You may have heard of someone getting an “eye transplant,” but what does that mean? It does not mean the person came home with a new set of eyes. There is currently no way to transplant an entire eye. Ophthalmologists can, however, transplant a cornea. When someone says they are getting an “eye transplant,” they are most likely receiving a donor cornea, which is the clear front part of the eye that helps focus light so that you can see.
Our eyes are sort of like cameras. They capture images, but it is our brain that processes and sees the image. Therefore, it is crucial that our eyes remain connected to our brains by the optic nerve, which sends visual signals from the eye to the brain, where they are interpreted as images.
The optic nerve is only between 1.3 and 2.2 inches long and less than one-fifth of an inch wide at its widest point, but despite its small size, it is made up of more than a million tiny nerve fibers. If these nerves are cut, they cannot be reconnected. Surgeons cannot transplant a whole eye because even if they could implant the eye into the socket, the eye still would not be able to transmit signals to the brain through the optic nerve, and thus the patient would not be able to see.
Corneal transplantation, on the other hand, is entirely possible, and the concept itself is nothing new. The procedure is more than a century old, though of course it has been modernized as medical technology has advanced.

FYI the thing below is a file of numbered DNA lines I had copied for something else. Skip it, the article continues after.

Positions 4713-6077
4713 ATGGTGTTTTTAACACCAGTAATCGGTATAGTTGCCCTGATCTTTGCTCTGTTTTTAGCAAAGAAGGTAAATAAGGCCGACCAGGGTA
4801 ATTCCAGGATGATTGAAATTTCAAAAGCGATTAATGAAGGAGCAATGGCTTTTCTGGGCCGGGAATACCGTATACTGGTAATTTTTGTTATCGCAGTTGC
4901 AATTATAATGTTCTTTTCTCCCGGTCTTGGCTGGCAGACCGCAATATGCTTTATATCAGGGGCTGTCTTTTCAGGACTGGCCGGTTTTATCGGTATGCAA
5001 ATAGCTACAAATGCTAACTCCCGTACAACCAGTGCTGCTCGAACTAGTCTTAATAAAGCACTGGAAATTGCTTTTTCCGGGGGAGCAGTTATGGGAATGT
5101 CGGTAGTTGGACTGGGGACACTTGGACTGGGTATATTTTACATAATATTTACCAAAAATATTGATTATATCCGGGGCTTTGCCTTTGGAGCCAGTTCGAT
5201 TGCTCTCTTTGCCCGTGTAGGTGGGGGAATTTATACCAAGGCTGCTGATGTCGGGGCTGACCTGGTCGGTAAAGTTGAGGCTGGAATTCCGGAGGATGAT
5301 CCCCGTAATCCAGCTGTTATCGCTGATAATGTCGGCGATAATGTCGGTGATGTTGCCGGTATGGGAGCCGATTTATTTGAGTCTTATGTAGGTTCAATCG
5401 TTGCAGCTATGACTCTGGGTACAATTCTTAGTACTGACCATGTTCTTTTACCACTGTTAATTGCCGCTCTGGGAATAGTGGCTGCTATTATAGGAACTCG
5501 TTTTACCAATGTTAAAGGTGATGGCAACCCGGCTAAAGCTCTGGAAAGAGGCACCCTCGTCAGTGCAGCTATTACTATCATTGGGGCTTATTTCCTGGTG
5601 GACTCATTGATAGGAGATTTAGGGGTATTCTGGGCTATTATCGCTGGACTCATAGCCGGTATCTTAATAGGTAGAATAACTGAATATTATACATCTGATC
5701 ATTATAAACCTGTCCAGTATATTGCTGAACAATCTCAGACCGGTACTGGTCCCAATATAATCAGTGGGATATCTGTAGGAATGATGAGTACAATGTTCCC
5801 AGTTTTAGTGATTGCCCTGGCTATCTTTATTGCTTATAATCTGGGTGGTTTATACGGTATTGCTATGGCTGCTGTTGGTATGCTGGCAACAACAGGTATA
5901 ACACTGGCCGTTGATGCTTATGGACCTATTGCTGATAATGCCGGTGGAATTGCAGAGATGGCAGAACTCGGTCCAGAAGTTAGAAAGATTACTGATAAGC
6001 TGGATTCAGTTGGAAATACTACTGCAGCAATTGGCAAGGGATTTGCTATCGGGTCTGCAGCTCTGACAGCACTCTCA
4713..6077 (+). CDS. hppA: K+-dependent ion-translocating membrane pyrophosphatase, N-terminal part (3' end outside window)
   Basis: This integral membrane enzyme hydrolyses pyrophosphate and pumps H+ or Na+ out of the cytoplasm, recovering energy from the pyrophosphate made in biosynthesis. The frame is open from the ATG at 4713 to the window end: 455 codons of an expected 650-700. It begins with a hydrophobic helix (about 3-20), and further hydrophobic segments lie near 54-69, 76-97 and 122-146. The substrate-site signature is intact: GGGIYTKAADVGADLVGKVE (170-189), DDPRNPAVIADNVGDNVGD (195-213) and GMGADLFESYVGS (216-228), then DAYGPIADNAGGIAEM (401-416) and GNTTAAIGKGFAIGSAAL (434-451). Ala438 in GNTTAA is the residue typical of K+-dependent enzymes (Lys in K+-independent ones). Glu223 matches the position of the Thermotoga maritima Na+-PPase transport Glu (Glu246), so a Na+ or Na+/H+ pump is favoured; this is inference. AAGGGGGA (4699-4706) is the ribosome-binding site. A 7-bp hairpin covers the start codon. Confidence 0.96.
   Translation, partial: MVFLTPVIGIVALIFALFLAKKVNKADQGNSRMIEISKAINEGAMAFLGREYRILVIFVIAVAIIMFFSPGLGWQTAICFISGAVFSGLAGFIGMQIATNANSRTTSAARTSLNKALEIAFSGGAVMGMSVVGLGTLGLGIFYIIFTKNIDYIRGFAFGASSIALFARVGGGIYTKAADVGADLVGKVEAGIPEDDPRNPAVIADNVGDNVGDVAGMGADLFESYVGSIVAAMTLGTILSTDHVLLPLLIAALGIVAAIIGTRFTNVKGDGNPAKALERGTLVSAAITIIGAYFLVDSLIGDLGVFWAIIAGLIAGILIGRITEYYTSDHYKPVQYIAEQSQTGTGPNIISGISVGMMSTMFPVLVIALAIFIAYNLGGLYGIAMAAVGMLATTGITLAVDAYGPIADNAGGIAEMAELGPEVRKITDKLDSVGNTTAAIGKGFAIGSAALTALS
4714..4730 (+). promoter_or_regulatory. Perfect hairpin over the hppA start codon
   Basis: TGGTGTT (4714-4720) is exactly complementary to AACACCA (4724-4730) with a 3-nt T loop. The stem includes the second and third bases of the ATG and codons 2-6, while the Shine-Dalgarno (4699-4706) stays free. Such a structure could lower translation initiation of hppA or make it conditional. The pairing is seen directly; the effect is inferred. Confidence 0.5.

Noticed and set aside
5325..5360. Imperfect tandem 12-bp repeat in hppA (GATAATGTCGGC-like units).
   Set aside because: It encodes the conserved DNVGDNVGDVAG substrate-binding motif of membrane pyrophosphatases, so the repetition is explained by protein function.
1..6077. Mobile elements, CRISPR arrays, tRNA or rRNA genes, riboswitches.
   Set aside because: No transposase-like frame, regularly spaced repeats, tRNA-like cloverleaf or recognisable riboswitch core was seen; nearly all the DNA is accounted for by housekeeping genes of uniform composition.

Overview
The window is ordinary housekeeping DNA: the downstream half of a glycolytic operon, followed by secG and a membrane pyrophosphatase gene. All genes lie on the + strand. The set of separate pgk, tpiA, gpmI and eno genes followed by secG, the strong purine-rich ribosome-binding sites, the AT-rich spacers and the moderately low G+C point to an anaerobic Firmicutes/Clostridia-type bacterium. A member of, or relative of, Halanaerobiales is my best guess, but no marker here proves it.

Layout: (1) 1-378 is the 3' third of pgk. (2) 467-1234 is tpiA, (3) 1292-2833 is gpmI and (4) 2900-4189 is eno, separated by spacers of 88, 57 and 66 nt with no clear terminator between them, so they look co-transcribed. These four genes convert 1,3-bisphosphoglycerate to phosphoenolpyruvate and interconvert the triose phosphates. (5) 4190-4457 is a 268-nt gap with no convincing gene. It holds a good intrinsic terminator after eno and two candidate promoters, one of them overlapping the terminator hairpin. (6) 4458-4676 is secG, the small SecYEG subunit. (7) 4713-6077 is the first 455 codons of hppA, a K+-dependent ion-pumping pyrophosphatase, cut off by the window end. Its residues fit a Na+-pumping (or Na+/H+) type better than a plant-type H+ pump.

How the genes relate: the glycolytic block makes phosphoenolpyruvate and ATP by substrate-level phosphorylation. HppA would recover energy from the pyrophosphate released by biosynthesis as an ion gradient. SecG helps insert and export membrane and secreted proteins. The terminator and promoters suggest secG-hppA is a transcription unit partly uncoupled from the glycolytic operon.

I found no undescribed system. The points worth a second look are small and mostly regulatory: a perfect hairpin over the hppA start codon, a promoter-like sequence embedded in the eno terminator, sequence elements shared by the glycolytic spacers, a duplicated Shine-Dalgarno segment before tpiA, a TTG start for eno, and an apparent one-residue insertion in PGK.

A cornea that is scarred or swollen can cause blurred vision or glare. If your cornea cannot be healed or repaired, your ophthalmologist may recommend a corneal transplant. Corneal transplants allow patients to regain good vision after their cornea is injured or affected by disease. During the procedure, the damaged or unhealthy cornea is removed and replaced with clear donor corneal tissue.
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Corneal transplants are the most common type of eye related transplantation, but there are other types as well. For example, surgeons have successfully performed eyelash transplantation. However, the procedure is risky and is not recommended as a cosmetic procedure. Perhaps even more impressive is an example from 2010 when a group of French doctors announced that they had successfully transplanted eyelids and tear ducts for a man suffering from a genetic disorder. The possibilities for eye-related transplantations continue to grow as doctors explore innovative technologies and treatment options. However, whole eye transplants will probably not be the next advancement.
To learn more about corneal transplants, visit https://www.milaneyecenter.com/cornea-center/corneal-transplant-surgery/